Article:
The scenes of former life return; Ere, sunk beneath the morning star, We left our parent climes afar,
Immur'd in mortal forms to mourn.
Or if, as ancient sages ween,
Can mingle with the mortal throng; "Tis when from heart to heart we roll The deep-ton'd music of the soul,
That warbles in our Scottish song. I hear, I hear, with awful dread, The plaintive music of the dead!
They leave the amber fields of day: Soft as the cadence of the wave, That murmurs round the mermaid's grave, They mingle in the magic lay.
Sweet syren, breathe the powerful strain! Lochroyan's Damsel sails the main ;
The crystal tower enchanted see!
'Now break,' she cries, 'ye fairy charms!" As round she sails with fond alarms,
'Now break, and set my true love free!" Lord Barnard is to greenwood gone, Where fair Gil Morrice sits alone,
And careless combs his yellow hair.
The hunter's mangled head must bear.
Sing how, beneath the greenwood tree, Brown Adam's love maintain'd her truth, Nor would resign the exil'd youth
For any knight the fair could see. And sing the Hawk of pinion gray, To southern climes who wing'd his way,
For he could speak as well as fly; Her brethren how the fair beguil'd, And on her Scottish lover smil'd,
As slow she rais'd her languid eye. Fair was her cheek's carnation glow, Like red blood on a wreath of snow;
Like evening's dewy star her eye; White as the sea-mew's downy breast, Borne on the surge's foamy crest,
Her graceful bosom heav'd the sigh.
Remember'd like a morning dream,
Along the banks of Teviot's stream.
"If the borders of this lake are not so beautiful as those of the Italian lakes, they are, upon the whole, much more deeply interesting; both from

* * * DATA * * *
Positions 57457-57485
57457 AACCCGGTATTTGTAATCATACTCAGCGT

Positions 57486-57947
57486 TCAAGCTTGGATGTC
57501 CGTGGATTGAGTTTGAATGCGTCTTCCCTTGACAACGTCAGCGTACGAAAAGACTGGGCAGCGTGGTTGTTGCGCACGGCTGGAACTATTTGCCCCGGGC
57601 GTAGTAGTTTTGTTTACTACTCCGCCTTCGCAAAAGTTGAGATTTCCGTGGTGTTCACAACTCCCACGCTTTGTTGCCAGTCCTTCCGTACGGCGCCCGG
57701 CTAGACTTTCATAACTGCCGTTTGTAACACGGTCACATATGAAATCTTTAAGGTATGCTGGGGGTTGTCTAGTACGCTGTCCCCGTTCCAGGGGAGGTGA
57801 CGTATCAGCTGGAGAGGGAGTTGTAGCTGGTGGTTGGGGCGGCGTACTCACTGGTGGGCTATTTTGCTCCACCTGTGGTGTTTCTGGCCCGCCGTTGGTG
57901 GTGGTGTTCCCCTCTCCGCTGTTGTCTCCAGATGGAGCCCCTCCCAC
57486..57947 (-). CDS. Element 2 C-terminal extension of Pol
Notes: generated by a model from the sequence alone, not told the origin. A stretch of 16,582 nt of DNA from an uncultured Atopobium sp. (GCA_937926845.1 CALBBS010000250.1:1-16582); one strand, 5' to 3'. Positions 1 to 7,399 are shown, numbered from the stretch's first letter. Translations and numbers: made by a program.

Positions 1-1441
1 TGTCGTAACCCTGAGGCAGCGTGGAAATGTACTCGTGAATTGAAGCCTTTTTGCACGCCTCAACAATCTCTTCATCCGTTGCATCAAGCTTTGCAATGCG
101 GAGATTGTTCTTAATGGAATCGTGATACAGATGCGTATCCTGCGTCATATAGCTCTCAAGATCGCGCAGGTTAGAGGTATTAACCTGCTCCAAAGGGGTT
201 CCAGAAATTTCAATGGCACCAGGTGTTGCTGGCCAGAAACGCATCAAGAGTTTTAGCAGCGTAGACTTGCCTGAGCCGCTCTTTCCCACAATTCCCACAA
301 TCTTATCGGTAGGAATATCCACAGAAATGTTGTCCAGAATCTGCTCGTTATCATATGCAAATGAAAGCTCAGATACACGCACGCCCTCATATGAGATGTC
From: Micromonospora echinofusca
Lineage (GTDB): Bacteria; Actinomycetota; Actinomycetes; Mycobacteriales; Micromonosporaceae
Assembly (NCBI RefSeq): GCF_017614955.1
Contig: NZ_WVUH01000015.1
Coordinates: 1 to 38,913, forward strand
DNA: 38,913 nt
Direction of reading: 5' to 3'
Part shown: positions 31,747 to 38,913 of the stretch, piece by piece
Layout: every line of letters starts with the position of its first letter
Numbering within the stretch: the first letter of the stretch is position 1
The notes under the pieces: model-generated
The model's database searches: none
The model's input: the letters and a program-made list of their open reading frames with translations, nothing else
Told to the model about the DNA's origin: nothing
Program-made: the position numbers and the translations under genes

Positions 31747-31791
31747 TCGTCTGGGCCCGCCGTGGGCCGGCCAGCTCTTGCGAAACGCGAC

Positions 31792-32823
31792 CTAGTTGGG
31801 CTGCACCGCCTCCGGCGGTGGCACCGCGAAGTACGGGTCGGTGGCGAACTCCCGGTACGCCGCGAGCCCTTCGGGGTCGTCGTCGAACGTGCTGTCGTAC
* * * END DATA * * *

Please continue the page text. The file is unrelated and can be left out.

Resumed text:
Sweet sounds! that oft have sooth'd to rest The sorrows of my guileless breast,
And charm'd away mine infant tears: Fond memory shall your strains repeat, Like distant echoes, doubly sweet,
That in the wild the traveller hears.
To visit Syria's date-crown'd shore,
And scenes of early youth, deplore. Soft syren! whose enchanting strain Floats wildly round my raptur'd brain, I bid your pleasing haunts adieu ! Yet fabling fancy oft shall lead My footsteps to the silver Tweed, Through scenes that I no more must view.
SKETCHES OF SCENERY IN SAVOY, SWITZERLAND, AND THE ALPS.
Lake of Geneva.
(Continued from Vol. IV. page 582.)
the unrivalled grandeur that is combined and contrasted with their beauty, and from the rich and inexhaustible world of associations that is con
nected with and dependent upon them.
"You will not expect, my dear C-, that I shall be able to write you any very sober, plodding, prose descriptions from such a place as this, surrounded and glorified as it is by all that is bright and beautiful, as well in imagination as reality; and the powers that it derives from these two distinct sources so bound and blended together, as to make it almost impossible that one who is open to the influence of both, should be able to give its due share to either. While I stand in the presence of these two powers, I find I can do little else but admire and exclaim; and now that I am sitting at my writing-table thinking of them and of you, I'm afraid I shall be able to do little more.